Here is this week's chapter of my serialized comic novel "Four Bidding For Love."(Those who find absurdist humor and adult situations offensive, please read no further.)
Their oyster sandwiches arrived, and Robin recounted, with only slight exaggeration, Alexia's inexplicable obsession with movie posters, and this one in particular. "It's a type of madness, this bidding and collecting," he concluded, and Kylie nodded in agreement. "And not a very fine madness. They're so hysterical, they need us to cut the deal."
Dawdling over coffee, it seemed to Robin that Kylie's flower-bud lips were the most kissable he'd ever seen, and with an effort he shifted his gaze to her dark eyes and said, "They must be anxious for a report by now. Just to keep it interesting, let's say I demand not just this poster in exchange, but another toaster, too.”
"A toaster," Kylie gasped in mock dismay. "You are impossible. Well then, I want not just another poster, but a set of three."
"I knew you'd be tough, but that is outrageous," Robin replied in his FM voice, and Kylie struggled to suppress her merriment—and her curiosity about Robin. Yes, he was good-looking, and self-effacing in an appealingly confident way; but was he simply practiced in the art of charm? She liked his slightly rumpled air, and his willingness to play off their respective friends' collecting obsessions, for he did so in a spirit of fun rather than judgment.
As Alexia fidgeted on the cold concrete planter, wondering why such a simple transaction was taking so bloody long—just her wretched luck this Ross had cleverly recruited a pretty girl to do his bidding—the German couple left and the spot beside her was taken by a grizzled denizen of the street with greasy trousers belted halfway up his chest and a reddened nose which had seen far too much weather and drink for its gnarled good. As was her habit, Alexia glanced down at his shoes and recoiled in disgust. A once-proud pair of wingtip leather shoes had been allowed to degrade to broken-down scuffery; even more barbaric, the man wore one argyle sock and a dingy white sweatsock.
Given his proximity, Alexia hesitated to engage her sense of smell; as she'd feared, the man smelled of sour-mash whiskey, but the alcoholic edge was softened by the unexpected scent of cloves, as if he'd just left a shift behind the spice counter.
After taking in her crumpled fedora and oversized athletic shoes, he offered her a shiny curved flask and asked, "So how have you done today? Found any good marks?"
Puzzled by the man's good-natured inquiry and surprised by his jocular tone—his voice sounded like a rasp being pulled over soft wood—she cleared her throat and attempted a low-toned response. "I beg your pardon?"
"You know, the green folding stuff. How'd you do so far?"
Finally catching the man's meaning, she harumphed, "I am not a beggar."
In a tone of hurt pride, the man sniffed, "My liquor's not good enough for you, huh?"
Alexia stood up and the man muttered, "Don't think you're putting one over on me. I see you've got your eye on that young couple."
Stunned that her surveillance had been espied, Alexia spun round. "What do you mean?"
The man's soft raspy voice expressed rich amusement. "Oh, you really think you're so slick? What sob story are you going to run on them? Your poor wife is in the hospital?"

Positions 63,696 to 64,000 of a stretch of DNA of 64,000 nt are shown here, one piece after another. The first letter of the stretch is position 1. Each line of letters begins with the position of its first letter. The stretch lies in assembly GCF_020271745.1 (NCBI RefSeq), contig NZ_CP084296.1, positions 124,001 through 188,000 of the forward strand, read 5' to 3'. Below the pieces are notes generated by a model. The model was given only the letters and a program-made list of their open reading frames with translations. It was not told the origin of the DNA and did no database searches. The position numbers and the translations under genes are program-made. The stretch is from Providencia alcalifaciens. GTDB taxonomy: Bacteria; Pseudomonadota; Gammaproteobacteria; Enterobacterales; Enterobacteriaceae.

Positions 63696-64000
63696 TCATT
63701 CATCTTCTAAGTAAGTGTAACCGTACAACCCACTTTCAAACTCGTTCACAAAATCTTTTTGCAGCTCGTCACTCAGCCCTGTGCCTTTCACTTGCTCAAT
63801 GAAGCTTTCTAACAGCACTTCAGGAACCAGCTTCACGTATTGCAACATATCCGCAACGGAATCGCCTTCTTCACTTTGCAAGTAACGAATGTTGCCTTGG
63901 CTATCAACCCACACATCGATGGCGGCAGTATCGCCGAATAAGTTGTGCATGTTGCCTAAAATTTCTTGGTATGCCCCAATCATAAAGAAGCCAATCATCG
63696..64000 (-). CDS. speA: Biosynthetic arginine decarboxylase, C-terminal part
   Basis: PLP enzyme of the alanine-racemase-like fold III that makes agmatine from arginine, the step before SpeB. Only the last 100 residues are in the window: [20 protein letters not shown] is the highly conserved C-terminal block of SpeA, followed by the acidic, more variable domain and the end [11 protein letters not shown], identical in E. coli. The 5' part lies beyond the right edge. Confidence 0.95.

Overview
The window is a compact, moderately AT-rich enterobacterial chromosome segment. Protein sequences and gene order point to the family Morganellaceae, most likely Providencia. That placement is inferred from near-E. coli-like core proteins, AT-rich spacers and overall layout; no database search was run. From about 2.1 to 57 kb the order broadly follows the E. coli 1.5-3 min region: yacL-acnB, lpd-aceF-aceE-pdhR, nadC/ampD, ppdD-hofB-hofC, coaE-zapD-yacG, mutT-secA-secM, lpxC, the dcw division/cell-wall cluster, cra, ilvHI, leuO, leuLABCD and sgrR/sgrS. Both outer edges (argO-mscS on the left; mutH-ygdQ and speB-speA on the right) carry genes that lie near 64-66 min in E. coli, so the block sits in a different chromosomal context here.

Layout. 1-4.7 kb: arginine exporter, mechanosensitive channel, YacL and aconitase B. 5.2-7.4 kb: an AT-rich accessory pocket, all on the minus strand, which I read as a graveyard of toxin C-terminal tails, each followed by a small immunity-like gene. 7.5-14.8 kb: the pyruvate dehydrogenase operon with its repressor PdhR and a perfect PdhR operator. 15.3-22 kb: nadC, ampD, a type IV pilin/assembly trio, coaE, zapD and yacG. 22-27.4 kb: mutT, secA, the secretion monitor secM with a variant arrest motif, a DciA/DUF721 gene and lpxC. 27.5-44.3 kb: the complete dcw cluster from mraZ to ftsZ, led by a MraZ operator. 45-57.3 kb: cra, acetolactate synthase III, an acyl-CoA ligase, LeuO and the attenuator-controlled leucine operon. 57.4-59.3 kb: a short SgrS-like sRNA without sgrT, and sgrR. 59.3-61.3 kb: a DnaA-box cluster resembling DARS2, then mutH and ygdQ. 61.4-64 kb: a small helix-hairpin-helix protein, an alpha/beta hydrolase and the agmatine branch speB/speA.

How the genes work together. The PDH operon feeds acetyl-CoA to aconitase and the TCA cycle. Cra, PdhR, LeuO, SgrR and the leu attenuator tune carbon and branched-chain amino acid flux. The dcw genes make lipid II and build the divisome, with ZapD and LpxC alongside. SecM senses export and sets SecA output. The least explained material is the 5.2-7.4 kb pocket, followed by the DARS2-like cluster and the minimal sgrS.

"This is outrageous," Alexia fumed, but her guilt was rather incautiously visible and the man murmured, "Then you won't mind me going over and chatting with them, will you?"
"Certainly not," Alexia retorted, but her alarm was so apparent the world-wise beggar chuckled. As he sauntered toward Robin and Kylie's sidewalk table, Alexia beat a flustered retreat back to the craft fair entrance. As she turned to watch the beggar approach Robin and Kylie, she saw the ugly woman in the fusty hat and large sunglasses watching her with keen suspicion; for without intending to, she'd come perilously close to bumping into the heavyset woman once again.
Giving up her surveillance entirely, Alexia slipped back into the anonymity of the craft fair's crowded floor and agonized over the nosy beggar's unpredictable intervention.
Displaying a nearly military deference to perceived rank, the beggar approached Robin and Kylie and raised his hand in a half-salute. "Begging your pardon, but I thought such a nice couple in love should know there's an odd chap in an old fedora with designs on you."
Kylie flushed at the mention of love and Robin gazed at their informant with a quizzical expression. "How is this fellow odd?"
Leaning forward confidentially, the gnarled-nosed man murmured, "Well, he's got a high voice and a shifty way of talking, and he's watching you like a hawk."
Pulling his wallet from his pocket, Robin smoothly extracted a small bill and passed it unobtrusively to their whiskey-soaked savior. "Thank you very much. We'll keep an eye out for him."
The beggar offered another half-salute and then slipped away. Robin turned to Kylie with a knowing grin. "So Mr. Odd-Duck Ross couldn't resist spying on us?"
Confusion furrowed her brow, and Kylie shook her head. "I know for a fact that can't be Mr. Ross."
With a conspiratorial grin Kylie said, "Because I dressed him up in a purple skirt and straw hat myself."
Robin's bafflement clicked for a few seconds and then he chuckled. "You know what's truly remarkable? Your Dragon Lady is also in disguise. I just can't imagine she'd dress so clumsily. She's always so—you know, shiny."
"Then weird thrift-shop is exactly how she'd dress," Kylie asserted.
"They really are two peas in a pod,” Robin observed, but before he could continue his phone rang. Winking at Kylie, he took the call.
To read the previous chapters, visit the "Four Bidding For Love" home page.
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